The platform is free for schools to implement, and includes both a self-serve cloud-based service for smaller schools, or a custom solution for larger schools using the company’s API. Rafter’s business model relies on a revenue-sharing model that changes based on what aspects of the platform a school is using. Maghsoodnia calls the pricing model “pretty complicated.”

“The cost is built into a revenue-sharing model,” he said. “It ranges depending on what kind of service you’re deploying.” The revenue sharing varies by program but ranges from affiliate fees to outright inventory purchases. “Often it is a revenue generator, not a cost,” Maghsoodnia said of the Rafter platform. “Because our platorm allows you to compete more effectively for your students, the schools that have partnered with us are increasing market share. They’re getting market share back from Amazon and Chegg and others.”

Over 500 schools across the U.S. have been testing the Rafter platform (it’s limited to U.S. schools for now), and Maghsoodnia said the top-adopting schools have 30 percent adoption from students. Today is the first time new schools will be able to sign up for the platform. “This is going to be a coming out party for the Rafter platform,” Maghsoodnia said. Their goal is to sign up 50-100 new accounts per year, with 100 percent student adoption per campus. “There’s about 6,000 campuses and we’re already in 500. That’s close to 10 percent of the market.”

The team maintains that their solution is complementary to existing textbook creation and management tools, but looking at the existing options seems to indicate otherwise. While Rafter doesn’t think its product is competing directly with platforms like iTunes U, Apple is angling to make that a comprehensive solution for educational institutions, students and instructors in combination with the iBookstore‘s digital textbook sales. Rafter will be launching digital textbooks on March 31.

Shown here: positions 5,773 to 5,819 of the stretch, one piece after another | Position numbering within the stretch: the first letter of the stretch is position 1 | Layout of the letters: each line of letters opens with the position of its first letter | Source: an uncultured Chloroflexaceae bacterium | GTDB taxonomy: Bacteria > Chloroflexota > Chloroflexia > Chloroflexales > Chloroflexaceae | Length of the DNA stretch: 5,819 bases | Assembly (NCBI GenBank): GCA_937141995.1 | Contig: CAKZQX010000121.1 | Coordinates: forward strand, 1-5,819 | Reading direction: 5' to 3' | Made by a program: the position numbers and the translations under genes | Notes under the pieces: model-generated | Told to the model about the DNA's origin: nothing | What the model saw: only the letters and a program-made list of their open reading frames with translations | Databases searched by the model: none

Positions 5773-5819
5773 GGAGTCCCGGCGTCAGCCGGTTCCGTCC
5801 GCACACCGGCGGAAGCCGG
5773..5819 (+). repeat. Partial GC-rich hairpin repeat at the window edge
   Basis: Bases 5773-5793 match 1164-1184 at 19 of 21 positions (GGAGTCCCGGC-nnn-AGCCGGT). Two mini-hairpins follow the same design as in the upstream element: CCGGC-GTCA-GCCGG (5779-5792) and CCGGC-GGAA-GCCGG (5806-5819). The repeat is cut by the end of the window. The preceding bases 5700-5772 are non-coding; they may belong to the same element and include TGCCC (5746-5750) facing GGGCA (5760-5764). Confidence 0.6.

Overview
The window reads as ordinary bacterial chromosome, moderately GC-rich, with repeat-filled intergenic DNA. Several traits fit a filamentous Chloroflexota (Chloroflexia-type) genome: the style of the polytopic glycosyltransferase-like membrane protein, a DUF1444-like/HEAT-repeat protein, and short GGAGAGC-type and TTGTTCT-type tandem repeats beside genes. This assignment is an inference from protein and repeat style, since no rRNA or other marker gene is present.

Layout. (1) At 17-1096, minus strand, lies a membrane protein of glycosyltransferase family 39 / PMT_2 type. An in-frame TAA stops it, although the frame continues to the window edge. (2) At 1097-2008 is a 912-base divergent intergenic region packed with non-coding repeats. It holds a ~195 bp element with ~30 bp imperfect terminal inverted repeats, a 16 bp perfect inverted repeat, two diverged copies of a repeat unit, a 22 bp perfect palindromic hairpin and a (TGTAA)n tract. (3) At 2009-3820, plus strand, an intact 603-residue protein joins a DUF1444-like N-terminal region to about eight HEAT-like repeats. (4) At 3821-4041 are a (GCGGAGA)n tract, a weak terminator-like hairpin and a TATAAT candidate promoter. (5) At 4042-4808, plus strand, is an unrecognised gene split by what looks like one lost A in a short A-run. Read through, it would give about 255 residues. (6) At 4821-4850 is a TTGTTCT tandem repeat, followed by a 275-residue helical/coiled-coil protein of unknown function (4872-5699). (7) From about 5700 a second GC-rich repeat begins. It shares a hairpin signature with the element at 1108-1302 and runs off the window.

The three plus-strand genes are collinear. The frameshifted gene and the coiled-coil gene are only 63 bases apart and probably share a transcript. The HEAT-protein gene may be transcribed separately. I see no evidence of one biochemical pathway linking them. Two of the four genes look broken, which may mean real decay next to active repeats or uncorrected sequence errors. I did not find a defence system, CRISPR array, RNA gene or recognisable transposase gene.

Educational app company Kno looks to be Rafter’s stiffest competition. Kno’s co-founder is also the co-founder of textbook rental site and BookRenter competitor Chegg, so Kno offers textbook rentals from their website. Kno also offers an Educational Platform for schools, allowing schools to use Kno educational apps, the textbook rental service, and to implement a content management platform. While their features aren’t as robust as Rafter, they have funding from powerhouse investors including Andreessen Horowitz and Intel Capital. And with Amazon retail store rumours swirling and companies like Inkling working with educational institutions to implement their smart textbooks, the competition to partner with schools will only get stiffer.

 

 

 

 

 

Erin Bury

Erin Bury

Erin has covered startups and technology for over three years in publications including Sprouter Weekly, The Globe and Mail, Business Insider, Mashable, and VentureBeat. She also writes a regular startup column for the Financial Post, and is a technology expert on CTV News Channel. Before BetaKit Erin worked as Director of Content & Communications at Sprouter from its launch in 2009 until its acquisition by Postmedia Network Inc. She was recently named one of Marketing Magazine's 30 Under 30 in 2012.

Comments are closed.